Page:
It is at this time of year that thousands of student teachers scan The TES in search of their first post - and that educationists, politicians and the public put league tables on the back burner until there are fresh statistics to analyse.
As a student teacher, I have recently noticed the league tables being brandished, highlighted and studied with vigour in the refectory and union bars. I am not averse to healthy discussion and sensible analysis. However, league tables appear to have become alternative prospectuses. All too frequently a school's ranking dictates whether student teachers reply to advertisements. As a result many candidates are applying only to the most academic schools which are highly placed in the tables, thus excluding new blood and talent from the institutions that may need them most.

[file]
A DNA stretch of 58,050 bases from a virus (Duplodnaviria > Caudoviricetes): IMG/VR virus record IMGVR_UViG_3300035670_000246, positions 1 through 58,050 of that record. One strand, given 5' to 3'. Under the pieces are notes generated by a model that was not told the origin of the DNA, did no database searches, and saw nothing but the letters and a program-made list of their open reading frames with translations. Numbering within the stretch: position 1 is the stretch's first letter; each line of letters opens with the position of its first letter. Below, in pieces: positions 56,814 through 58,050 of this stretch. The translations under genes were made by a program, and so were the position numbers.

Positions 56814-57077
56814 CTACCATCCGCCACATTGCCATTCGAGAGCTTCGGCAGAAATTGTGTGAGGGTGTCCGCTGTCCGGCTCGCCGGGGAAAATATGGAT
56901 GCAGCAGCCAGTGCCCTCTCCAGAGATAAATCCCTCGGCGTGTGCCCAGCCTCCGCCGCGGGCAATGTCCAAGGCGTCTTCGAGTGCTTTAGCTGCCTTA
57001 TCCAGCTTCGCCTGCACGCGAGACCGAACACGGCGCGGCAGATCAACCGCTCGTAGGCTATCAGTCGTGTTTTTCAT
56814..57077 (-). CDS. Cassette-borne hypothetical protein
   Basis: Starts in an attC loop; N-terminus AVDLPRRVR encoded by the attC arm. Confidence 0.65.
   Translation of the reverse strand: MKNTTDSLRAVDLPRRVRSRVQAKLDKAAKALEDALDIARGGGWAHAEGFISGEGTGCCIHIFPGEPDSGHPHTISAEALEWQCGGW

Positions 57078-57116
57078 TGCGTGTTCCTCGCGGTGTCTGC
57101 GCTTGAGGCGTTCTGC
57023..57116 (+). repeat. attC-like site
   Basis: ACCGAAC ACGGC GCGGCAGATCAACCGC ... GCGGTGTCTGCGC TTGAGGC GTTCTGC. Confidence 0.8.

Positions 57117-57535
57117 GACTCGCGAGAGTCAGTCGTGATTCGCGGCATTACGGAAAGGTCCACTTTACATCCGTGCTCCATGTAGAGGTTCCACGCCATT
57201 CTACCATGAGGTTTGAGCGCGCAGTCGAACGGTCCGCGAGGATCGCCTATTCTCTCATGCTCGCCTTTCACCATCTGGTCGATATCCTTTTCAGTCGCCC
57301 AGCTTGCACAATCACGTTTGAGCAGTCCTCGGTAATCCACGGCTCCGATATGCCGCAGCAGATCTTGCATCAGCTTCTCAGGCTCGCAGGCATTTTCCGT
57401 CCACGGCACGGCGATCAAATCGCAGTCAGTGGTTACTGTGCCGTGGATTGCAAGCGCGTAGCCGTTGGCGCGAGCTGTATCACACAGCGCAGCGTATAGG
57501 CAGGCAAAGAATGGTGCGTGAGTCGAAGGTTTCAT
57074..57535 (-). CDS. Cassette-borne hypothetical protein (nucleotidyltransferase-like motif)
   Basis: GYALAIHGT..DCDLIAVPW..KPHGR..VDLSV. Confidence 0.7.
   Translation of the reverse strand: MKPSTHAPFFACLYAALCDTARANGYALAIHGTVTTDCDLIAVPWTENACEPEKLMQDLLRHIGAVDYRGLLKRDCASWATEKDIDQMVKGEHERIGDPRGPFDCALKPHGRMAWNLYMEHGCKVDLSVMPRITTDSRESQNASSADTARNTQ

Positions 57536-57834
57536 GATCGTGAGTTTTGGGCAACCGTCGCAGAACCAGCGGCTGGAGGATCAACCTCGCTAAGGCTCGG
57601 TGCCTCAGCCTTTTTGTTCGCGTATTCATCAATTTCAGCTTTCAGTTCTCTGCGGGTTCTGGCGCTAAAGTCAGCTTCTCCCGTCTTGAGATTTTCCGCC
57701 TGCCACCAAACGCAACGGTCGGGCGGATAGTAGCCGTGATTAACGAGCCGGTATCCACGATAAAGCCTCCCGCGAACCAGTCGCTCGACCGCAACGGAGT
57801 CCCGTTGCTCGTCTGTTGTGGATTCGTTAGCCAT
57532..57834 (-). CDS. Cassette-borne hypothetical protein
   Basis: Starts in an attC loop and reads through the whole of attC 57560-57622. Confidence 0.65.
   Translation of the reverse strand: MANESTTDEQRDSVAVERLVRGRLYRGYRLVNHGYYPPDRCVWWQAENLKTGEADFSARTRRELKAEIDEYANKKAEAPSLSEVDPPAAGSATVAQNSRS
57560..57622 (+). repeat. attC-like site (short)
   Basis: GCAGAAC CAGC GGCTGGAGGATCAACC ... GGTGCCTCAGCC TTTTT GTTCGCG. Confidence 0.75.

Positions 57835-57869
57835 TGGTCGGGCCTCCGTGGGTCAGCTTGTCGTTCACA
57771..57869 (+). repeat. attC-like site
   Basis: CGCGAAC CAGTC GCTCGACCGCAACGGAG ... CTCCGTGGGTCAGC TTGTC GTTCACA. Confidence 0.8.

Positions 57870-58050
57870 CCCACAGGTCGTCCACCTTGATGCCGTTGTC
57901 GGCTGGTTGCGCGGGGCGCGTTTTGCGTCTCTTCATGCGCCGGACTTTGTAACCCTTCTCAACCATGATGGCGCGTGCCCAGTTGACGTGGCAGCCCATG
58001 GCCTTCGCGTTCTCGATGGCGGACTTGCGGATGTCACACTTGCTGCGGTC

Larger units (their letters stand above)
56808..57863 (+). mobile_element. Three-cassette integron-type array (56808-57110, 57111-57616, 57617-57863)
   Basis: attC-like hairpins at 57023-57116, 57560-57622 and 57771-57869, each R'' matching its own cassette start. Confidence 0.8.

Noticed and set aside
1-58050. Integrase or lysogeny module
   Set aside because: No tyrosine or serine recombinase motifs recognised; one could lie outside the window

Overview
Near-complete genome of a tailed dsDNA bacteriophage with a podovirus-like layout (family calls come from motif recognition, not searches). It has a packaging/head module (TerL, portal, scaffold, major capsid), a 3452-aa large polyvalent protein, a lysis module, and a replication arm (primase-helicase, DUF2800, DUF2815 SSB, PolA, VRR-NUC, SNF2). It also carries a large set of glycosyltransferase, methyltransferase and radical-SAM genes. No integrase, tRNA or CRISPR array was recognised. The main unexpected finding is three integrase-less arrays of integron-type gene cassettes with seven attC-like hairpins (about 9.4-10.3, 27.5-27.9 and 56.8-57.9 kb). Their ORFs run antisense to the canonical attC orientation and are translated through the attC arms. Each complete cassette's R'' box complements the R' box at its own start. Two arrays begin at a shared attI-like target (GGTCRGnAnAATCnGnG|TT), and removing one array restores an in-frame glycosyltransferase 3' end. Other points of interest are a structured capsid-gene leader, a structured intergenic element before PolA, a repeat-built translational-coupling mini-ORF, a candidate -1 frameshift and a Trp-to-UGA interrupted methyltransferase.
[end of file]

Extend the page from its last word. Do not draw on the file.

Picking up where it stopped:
It is well recognised that league tables in their current crude form are not good predictors of how a school improves an individual pupil, and that the value-added system is a more useful guide to performance in this respect. It is therefore particularly worrying that the very people who should be aware of this persist in using league tables in this way. Since they are applying for only highly-placed schools, questions must also arise about their motives and integrity.
Department of education
University of Keele, Staffordshire